3. The foot trainer of claim 1 wherein the foot trainer includes a removable insole for a footwear article.
4. The foot trainer of claim 1 wherein the heel recess has a depth from between about 1/32 inches to about 3/32 inches.
5. The foot trainer of claim 1, wherein the longitudinal groove extends from the heel recess towards the distal end of the footbed.
6. The foot trainer of claim 1, wherein the longitudinal groove is positioned to be disposed generally beneath a user's fifth metatarsal.
7. The foot trainer of claim 1 wherein the longitudinal groove has a depth from between about ⅛ inches to about ⅜ inches.
8. The foot trainer of claim 1 wherein the longitudinal groove has a width from between about 9/64 inches to about 27/64 inches wide.
9. The foot trainer of claim 1 wherein the transverse arch is configured to extend from a position proximate a user's fourth metatarsal to a position proximate a user's first metatarsal.
10. The foot trainer of claim 1 wherein the transverse arch includes a proximodistal rounded contour.
11. The foot trainer of claim 1, wherein a height of the transverse arch increases medially.
12. The foot trainer of claim 11 wherein the transverse arch inclines from a height of about ¼ inch to a height of about 1 inch.
13. The foot trainer of claim 1 wherein the footbed comprises a resilient material.
14. The foot trainer of claim 13, wherein the resilient material includes an elastomeric material.
15. The foot trainer of claim 13, wherein the resilient material includes a foam material.
16. A foot trainer comprising:
a generally planar footbed;
a heel recess formed in the footbed and positioned proximate a proximal end of the footbed;
a generally longitudinal groove formed in the footbed and extending generally along at least a portion of a lateral edge of the footbed; and
a transverse arch extending from the footbed medially from the longitudinal groove and positioned to be disposed proximally adjacent to a ball of a user's foot, wherein the transverse arch includes a proximodistal rounded contour.
US13/691,208 2011-11-30 2012-11-30 Foot trainer Active 2033-04-04 US9345284B2 (en)

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Cited By (6)

* Cited by examiner, † Cited by third party
Publication number Priority date Publication date Assignee Title
US20150107001A1 (en) * 2013-10-22 2015-04-23 Debra Moore-Hill Shoe guard for preventing discomfort and injury
US20150121721A1 (en) * 2013-11-07 2015-05-07 Lucas KNORST Insole improvement
US20170354201A1 (en) * 2016-06-13 2017-12-14 Hsu-Tong Tu Insole
US20190008230A1 (en) * 2015-06-19 2019-01-10 Correct Motion Inc. Insole for sport footwear
US10405602B2 (en) * 2014-01-17 2019-09-10 Correct Motion Inc. Insole for sport footwear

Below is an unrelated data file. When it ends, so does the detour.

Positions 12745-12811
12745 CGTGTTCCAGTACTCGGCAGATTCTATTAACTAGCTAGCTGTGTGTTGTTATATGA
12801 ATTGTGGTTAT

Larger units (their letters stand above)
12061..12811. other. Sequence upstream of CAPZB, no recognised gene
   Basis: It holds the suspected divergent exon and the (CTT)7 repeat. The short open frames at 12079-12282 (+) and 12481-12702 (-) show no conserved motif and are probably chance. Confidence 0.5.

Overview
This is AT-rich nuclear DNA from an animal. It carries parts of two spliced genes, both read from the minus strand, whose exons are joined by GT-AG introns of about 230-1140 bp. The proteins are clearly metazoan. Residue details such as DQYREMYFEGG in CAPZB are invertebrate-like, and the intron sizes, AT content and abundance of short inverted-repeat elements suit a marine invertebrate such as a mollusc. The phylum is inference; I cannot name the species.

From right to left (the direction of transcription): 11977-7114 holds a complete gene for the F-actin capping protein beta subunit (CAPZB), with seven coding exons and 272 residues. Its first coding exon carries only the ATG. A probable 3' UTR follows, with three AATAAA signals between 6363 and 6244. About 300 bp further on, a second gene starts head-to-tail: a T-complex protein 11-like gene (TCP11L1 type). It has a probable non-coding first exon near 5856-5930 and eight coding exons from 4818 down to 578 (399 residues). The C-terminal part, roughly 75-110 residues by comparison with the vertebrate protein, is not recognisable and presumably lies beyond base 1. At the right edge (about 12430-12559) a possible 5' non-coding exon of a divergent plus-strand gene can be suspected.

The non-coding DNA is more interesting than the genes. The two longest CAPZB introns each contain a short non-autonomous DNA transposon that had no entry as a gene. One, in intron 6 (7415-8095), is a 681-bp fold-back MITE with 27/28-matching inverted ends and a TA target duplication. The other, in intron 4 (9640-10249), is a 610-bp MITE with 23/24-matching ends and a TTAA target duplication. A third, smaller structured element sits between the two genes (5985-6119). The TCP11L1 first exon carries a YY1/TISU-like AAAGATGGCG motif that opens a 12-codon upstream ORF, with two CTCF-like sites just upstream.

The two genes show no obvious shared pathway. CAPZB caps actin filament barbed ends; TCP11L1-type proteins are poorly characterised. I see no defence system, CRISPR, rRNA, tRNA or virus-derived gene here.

WO2020077314A1 (en) * 2018-10-12 2020-04-16 Spencer Spence Corrective shoe insole system for inducing positive forefoot striking

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USD729508S1 (en) * 2013-10-18 2015-05-19 S.C. Johnson & Son, Inc. Shoe insert

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US20110099842A1 (en) * 2009-10-30 2011-05-05 Park Global Footwear Inc. Motion control insole with muscle strengthening component
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US2546408A (en) * 1950-03-07 1951-03-27 Florida L Riggs Insole-type appliance
US4033054A (en) * 1975-08-11 1977-07-05 Tatsuo Fukuoka Footwear
US4124946A (en) * 1976-04-02 1978-11-14 Scholl, Inc. Built-in insole and article of footwear containing same
US4360027A (en) * 1981-06-29 1982-11-23 Bruce Friedlander Thin, light-weight flexible orthopedic device
US4627177A (en) * 1984-07-02 1986-12-09 Meyers Stuart R Insole structure
US5058585A (en) * 1990-01-29 1991-10-22 Michael Kendall Orthotic shoe insert
US6026599A (en) * 1996-05-29 2000-02-22 Blackwell; Terry Dean Pseudo-planar insole insert
US20030110662A1 (en) * 2001-12-13 2003-06-19 Gilman Thomas H. Adherent orthotic pad
US6973743B1 (en) * 2002-12-10 2005-12-13 Tom Mowery Gold shoe insole insert
US7426794B2 (en) * 2004-01-05 2008-09-23 Robert John Swensen Insole support system
US20060123663A1 (en) * 2004-01-05 2006-06-15 Swensen Robert J Insole support system
US7832119B2 (en) * 2006-02-17 2010-11-16 Solution Source First metatarsal head lift orthotic
US20070277397A1 (en) * 2006-05-30 2007-12-06 Wen-Lung Chen Insole
US20090094861A1 (en) * 2006-06-09 2009-04-16 Kevan Orvitz Orthopedic foot appliance
US20090049712A1 (en) * 2007-08-24 2009-02-26 Athena Pacific, Llc Orthotic foot device with removable support components and method of making same
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* Cited by examiner, † Cited by third party
Publication number Priority date Publication date Assignee Title
US20150107001A1 (en) * 2013-10-22 2015-04-23 Debra Moore-Hill Shoe guard for preventing discomfort and injury
US20150121721A1 (en) * 2013-11-07 2015-05-07 Lucas KNORST Insole improvement
US10405602B2 (en) * 2014-01-17 2019-09-10 Correct Motion Inc. Insole for sport footwear
US20190008230A1 (en) * 2015-06-19 2019-01-10 Correct Motion Inc. Insole for sport footwear
US20170354201A1 (en) * 2016-06-13 2017-12-14 Hsu-Tong Tu Insole
WO2020077314A1 (en) * 2018-10-12 2020-04-16 Spencer Spence Corrective shoe insole system for inducing positive forefoot striking